Brothers Produce expects to diversify
Brent Erenwert, president of the Houston division of Brothers Produce, expects the company to continue to diversify in 2017.
Five years ago, about 95% of the company's business came from foodservice, Erenwert said. Now the breakdown is closer to 65% foodservice, 20% schools and 15% retail.
Erenwert aims to continue to grow the retail sector, with a goal of moving toward a 55-25-20 mix of foodservice, schools and retail.
"The way that I service these retailers, I go find the holes in their model," Erenwert said. "I'm not going to go replace a grower or somebody in their system, but I can go find where I might be able to squeeze in, and they see the value that I bring them, and then that brings us more into the fold with them. We've been very successful kind of pecking at those little holes in the models that show our value."
Another occupation for Erenwert has been increasing the presence of the company's brand. Brothers is currently rolling out new designs for its trucks, with each vehicle getting a unique look, from pomegranates to carrots to cherries to mandarins.
"Maybe somebody will see one of those trucks and it creates some new accounts," Erenwert said. "They've got like a 'wow' factor. Every truck's going to be different."
One area of growth for Brother Produce is its storage division, Houston Cold Storage. The 30,000 square feet currently allotted for that purpose is full, and Erenwert said the company is looking to expand to about 50,000 feet of cold storage this year.
Brothers Produce has locations in Houston, Dallas and Austin.
Touchstone and Associates streamlines
San Antonio-based Touchstone and Associates has streamlined and is basically a two-man operation now, owner Trey Touchstone said in an e-mail.
Robert Ingram, the company's primary onion and potato salesman, was promoted in the past year to vice president.
Willson Davis Co. offers apples again
San Antonio-based Willson Davis Co. has started offering apples again.
Johnston Williams, the son of owner Sid Williams, has been with the company about a year and has spearheaded the movement to get back into the category.
"We're bringing a lot of apples from Washington now, and also off the East Coast, Michigan, Missouri, and doing real well with it," Sid Williams said.
Johnston Williams said the company sells a lot of smaller red delicious apples for schools along with some granny smiths, golden delicious and galas. He said he hasn't moved many newer varieties yet, with the exception of a load of Smitten apples, which are marketed in North America by Wenatchee, Wash.-based Pegasus Premier Fruit.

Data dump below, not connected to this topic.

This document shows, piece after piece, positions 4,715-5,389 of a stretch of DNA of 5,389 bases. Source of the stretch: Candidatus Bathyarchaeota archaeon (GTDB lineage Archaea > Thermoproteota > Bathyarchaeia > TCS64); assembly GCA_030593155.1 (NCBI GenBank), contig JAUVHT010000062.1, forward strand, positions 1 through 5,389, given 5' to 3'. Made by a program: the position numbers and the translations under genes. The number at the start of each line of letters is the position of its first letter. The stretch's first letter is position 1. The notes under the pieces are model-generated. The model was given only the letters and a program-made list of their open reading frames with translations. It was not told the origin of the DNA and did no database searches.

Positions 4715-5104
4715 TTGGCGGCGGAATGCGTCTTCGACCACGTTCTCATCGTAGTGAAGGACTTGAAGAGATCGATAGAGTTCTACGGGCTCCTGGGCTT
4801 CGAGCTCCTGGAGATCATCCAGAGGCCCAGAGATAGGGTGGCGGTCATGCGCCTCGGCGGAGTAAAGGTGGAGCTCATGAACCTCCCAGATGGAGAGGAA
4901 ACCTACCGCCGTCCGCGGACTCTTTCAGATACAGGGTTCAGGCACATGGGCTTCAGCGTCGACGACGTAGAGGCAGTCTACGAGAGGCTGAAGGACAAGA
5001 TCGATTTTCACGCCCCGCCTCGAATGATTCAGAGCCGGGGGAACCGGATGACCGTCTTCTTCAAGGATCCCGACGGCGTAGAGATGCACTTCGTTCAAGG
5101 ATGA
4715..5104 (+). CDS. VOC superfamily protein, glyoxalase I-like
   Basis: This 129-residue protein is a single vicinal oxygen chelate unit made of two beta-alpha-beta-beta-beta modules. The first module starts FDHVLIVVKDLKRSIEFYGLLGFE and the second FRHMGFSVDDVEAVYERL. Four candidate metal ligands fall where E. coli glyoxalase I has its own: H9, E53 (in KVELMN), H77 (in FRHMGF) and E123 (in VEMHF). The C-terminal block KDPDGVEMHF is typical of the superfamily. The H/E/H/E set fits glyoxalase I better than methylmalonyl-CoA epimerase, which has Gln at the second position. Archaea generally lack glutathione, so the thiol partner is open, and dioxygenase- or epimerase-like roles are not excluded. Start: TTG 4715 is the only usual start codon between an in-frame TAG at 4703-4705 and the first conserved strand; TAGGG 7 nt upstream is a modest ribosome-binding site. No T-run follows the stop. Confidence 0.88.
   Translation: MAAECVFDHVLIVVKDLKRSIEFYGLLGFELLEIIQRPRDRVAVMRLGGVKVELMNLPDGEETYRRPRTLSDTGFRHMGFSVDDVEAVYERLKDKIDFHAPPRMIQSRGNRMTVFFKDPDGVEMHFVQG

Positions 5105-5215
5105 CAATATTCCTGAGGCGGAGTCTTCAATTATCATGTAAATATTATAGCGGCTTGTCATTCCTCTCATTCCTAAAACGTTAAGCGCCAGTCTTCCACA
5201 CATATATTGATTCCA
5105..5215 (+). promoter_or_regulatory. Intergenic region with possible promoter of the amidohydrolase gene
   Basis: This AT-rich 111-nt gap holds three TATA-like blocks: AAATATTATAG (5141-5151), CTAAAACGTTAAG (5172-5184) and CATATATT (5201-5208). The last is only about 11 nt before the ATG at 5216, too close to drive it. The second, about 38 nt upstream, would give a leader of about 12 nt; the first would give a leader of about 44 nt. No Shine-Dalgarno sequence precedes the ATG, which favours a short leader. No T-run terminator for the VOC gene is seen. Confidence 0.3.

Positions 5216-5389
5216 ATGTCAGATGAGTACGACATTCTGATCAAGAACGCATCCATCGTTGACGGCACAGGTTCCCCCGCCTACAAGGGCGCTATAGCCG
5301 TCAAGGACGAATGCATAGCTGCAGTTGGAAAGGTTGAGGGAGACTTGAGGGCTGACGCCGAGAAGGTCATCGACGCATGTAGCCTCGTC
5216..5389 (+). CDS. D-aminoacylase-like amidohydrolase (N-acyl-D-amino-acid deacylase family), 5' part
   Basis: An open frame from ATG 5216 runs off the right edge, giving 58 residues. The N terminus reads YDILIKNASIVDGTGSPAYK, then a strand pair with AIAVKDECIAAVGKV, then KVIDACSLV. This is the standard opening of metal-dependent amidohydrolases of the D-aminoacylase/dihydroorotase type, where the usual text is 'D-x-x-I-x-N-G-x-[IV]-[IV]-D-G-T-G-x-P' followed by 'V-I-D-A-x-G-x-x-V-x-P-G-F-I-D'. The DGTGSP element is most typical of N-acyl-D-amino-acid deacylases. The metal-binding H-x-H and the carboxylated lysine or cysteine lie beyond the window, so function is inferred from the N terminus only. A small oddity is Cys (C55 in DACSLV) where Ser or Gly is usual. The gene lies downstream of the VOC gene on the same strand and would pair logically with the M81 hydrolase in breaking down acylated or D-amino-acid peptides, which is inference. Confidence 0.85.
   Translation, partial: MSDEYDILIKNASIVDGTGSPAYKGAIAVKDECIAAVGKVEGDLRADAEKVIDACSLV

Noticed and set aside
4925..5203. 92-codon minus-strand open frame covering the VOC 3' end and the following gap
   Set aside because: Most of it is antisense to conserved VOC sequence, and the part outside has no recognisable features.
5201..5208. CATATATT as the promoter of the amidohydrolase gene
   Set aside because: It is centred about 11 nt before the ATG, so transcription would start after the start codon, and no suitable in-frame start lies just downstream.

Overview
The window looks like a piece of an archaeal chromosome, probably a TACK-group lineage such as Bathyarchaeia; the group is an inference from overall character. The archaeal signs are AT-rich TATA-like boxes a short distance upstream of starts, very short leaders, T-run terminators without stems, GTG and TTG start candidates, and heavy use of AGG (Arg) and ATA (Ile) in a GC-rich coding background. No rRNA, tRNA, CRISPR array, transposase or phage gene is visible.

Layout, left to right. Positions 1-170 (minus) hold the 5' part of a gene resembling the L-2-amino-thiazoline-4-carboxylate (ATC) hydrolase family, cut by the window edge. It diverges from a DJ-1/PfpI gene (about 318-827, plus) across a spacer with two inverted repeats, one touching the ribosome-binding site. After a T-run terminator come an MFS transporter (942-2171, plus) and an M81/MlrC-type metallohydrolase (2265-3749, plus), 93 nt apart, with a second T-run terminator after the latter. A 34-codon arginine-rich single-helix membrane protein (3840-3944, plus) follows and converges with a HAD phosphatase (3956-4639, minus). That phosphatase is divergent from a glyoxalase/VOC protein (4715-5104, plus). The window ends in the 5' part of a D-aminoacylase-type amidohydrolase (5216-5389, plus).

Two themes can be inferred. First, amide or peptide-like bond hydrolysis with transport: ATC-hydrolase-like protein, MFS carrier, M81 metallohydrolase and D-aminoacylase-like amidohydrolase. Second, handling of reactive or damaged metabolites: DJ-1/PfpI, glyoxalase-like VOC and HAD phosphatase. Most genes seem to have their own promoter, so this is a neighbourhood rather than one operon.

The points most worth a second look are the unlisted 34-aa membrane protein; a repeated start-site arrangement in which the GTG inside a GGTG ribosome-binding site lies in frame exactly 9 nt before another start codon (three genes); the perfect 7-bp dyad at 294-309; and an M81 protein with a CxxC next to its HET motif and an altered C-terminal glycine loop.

Willson Davis Co. sells most of its product to wholesalers who specialize in foodservice.
W.G. Frazier & Son looks for steady growth
Mark Frazier, vice president of San Antonio-based W.G. Frazier & Son, said business is still growing.
"We're trying to expand, just like always, but we try to do it slowly and methodically, so that we don't lose any of the current customers we have, and we want to be able to maintain the level of service that we've always given," Frazier said.
Frazier noted the common concerns about competing against Mexico, where costs are lower, and against California companies that have bought up smaller Texas operations.
He also observed that transportation hurdles, including fuel prices and particularly newly required e-logs for trucks, made the year tough.
"That's been a big deal for this year," Frazier said. "It's been quite taxing on the truck companies this year for sure.
"I don't think it'll last very long," Frazier said. "I think they'll see at that point how terrible of a system that is, and the worst thing is we've got a driver shortage already, and once the receivers see how bad e-logs are, they're going to want teams on everything, and then we'll have even a larger driver shortage."
Frazier said he and others are hoping the system won't stick around.
"You can run less miles in a week and you've still got the same insurance and truck payments and fuel costs, for the most part, so it's just going to drive prices up and it's just going to kill productivity and it's going to make it worse service for more money," Frazier said.
Central Produce Co. supports local farmers
Mike Stupak, owner at Waco, Texas-based Central Produce Co., said economic conditions made this year difficult for the company.
"I'd say business is actually down," Stupak said. "From the week after Thanksgiving, the restaurants and the business in Waco ... it has been extremely quiet."
With schools starting back up, including Baylor University, however, Stupak expected business would pick back up.
Along with the wholesale part of the operation, Stupak runs a storefront from which individuals can buy product. At the store Stupak sells produce brought to him by area growers.
"During the spring time, I have a couple local farmers that will bring me in homegrown tomatoes," Stupak said. "The restaurants don't use them, but I sell it more inside the store ... I do like to support the local farmers in the area ... always have homegrown squash, yellow and zucchini, and tomatoes and cucumbers."
Central Produce Co. is still a small family business, Stupak said, and service is a point of pride.
"It's knowing your customer, like if they're real old and they really have a hard time getting out of the car, I'll go outside and see what they want and go get it and bring it out to them," Stupak said. "It's just how you take care of your customers."